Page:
Each of the eight other local, state and federal law enforcement officers who were involved in the arrest and who testified Feb. 28 or March 1 told the court he either didn’t see Williams hit or kicked, or only saw the hits Lang talked about.

“He wasn’t really cooperative in terms of putting his handcuffs on,” Lang said during testimony Feb. 28. “I struck him two or three times to the left side of his head to get him to comply.”

Miller said Monday that Williams told her he felt threatened by police during his interrogation, but didn’t see any threatening behavior when she watched the taped interview, WGME reports.

On the second day of the hearing, March 1, a video was played in court in which Williams reportedly told detectives he killed Cole to avoid arrest, then stole the deputy’s truck and planned to shoot himself.

“I know there’s no happy ending,” he told the detectives after the apparent confession.

[Video of John D. Williams’ disputed murder confession played in court]

Williams’ defense attorney, Verne Paradie, told reporters last month that he hopes to convince the Superior Court that Williams believed that “if he was talkative [to the detectives who later questioned him], they would prevent the other officers from carrying out on the threats they were making.”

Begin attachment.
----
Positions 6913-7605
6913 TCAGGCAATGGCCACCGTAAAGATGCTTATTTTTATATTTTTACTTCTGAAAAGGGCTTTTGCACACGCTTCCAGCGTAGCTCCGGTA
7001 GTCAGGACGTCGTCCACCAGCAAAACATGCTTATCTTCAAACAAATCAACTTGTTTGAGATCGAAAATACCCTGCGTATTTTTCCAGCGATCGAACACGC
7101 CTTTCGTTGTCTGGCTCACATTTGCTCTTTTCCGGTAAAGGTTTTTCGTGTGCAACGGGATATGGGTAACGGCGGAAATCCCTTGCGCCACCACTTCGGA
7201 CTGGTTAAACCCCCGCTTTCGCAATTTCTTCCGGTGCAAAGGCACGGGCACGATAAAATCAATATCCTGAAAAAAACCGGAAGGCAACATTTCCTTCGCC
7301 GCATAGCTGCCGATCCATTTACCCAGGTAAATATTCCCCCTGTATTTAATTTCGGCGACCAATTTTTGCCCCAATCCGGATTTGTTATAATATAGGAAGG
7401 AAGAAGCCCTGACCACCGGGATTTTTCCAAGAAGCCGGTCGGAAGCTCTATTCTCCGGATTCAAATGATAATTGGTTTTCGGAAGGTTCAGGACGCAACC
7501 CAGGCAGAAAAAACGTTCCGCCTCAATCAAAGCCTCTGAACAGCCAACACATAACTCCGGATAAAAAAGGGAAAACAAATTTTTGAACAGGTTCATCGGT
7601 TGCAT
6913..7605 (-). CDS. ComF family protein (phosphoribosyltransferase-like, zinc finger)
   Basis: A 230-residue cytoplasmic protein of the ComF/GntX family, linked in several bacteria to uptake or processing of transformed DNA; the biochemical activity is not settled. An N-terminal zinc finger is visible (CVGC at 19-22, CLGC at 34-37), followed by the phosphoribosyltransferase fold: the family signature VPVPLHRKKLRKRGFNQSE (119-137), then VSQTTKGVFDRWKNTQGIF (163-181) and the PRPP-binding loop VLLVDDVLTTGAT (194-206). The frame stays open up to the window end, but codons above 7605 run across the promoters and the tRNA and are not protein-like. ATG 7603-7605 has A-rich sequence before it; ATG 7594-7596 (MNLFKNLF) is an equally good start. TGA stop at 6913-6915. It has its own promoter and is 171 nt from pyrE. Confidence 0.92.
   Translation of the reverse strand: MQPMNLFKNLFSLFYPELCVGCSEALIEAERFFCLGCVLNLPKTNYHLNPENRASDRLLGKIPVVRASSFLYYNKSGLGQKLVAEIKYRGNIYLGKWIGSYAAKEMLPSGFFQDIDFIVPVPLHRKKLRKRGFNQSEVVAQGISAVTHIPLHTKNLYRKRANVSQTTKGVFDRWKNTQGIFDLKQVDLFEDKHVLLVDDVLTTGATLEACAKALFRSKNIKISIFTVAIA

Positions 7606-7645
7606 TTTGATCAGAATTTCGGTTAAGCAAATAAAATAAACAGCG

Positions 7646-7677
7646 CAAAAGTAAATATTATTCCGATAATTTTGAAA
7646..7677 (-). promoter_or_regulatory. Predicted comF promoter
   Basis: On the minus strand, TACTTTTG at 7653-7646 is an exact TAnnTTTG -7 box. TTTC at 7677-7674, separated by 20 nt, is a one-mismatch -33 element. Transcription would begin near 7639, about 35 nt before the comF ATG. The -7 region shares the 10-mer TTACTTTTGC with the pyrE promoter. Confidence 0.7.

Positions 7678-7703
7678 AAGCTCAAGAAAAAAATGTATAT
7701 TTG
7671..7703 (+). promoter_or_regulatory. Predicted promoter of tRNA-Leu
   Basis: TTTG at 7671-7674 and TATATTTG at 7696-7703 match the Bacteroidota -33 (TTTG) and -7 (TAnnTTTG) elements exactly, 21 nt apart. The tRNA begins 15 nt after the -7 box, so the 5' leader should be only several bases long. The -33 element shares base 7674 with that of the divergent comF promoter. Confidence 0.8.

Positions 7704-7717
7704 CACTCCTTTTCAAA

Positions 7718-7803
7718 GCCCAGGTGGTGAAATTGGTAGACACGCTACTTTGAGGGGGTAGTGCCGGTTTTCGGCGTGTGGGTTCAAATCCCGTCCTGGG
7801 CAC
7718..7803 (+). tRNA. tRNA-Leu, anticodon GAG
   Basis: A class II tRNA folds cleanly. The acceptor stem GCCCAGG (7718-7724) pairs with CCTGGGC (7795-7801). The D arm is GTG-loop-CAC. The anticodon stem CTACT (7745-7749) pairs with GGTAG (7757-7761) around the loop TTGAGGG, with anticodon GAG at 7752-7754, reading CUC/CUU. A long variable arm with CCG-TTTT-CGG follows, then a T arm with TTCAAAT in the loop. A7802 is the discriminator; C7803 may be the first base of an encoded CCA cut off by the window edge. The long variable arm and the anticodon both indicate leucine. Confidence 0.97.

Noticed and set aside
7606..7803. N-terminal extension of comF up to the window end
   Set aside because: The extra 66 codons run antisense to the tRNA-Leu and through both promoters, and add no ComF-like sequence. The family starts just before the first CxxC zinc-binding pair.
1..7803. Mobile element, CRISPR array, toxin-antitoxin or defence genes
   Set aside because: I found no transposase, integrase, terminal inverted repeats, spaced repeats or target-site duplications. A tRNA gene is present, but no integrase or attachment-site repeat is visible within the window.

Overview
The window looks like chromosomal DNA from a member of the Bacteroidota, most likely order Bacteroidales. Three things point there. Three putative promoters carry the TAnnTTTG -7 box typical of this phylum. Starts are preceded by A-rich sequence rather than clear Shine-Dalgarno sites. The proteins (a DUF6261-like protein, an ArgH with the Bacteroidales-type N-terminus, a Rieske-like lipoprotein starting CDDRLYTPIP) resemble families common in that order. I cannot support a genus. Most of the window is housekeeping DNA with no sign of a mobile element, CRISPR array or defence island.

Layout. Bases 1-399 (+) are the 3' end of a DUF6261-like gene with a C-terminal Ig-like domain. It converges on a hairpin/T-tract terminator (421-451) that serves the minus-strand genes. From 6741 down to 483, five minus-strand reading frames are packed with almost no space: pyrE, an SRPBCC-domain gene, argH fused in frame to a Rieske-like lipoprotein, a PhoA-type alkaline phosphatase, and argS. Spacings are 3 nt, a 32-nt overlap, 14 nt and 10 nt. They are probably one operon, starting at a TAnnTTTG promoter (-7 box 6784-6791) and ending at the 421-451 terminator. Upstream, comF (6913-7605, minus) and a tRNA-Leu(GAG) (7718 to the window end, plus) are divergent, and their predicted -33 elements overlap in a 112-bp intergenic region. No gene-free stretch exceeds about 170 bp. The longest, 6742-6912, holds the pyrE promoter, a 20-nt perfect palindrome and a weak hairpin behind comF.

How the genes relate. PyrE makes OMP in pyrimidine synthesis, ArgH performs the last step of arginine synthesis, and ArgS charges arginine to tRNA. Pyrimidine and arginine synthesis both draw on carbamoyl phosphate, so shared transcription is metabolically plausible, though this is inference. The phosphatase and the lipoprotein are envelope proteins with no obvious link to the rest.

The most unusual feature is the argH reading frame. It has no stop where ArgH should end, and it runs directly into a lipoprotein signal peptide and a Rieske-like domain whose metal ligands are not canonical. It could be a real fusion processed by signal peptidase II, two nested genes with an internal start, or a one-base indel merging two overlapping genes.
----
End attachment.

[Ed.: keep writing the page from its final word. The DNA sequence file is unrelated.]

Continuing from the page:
“That’s going to be my argument,” Paradie said last month. “Whether the judge buys that or not, I can’t say. Mr. Williams will most likely have a different story, and the judge will have to decide who he believes.”

During video of Williams’ subsequent questioning by detectives at the Waterville Police Department, played in court March 1, he was apparently given food and clean clothing to wear about 15 to 20 minutes into the dialogue.

Williams had been on the run with no food or water for more than three days after Cole’s fatal shooting, and was escorted from the cabin site naked after he defecated in his pants, police have said.

In the video, detectives read Williams his Miranda rights and stopped frequently to make sure he understood what they were saying.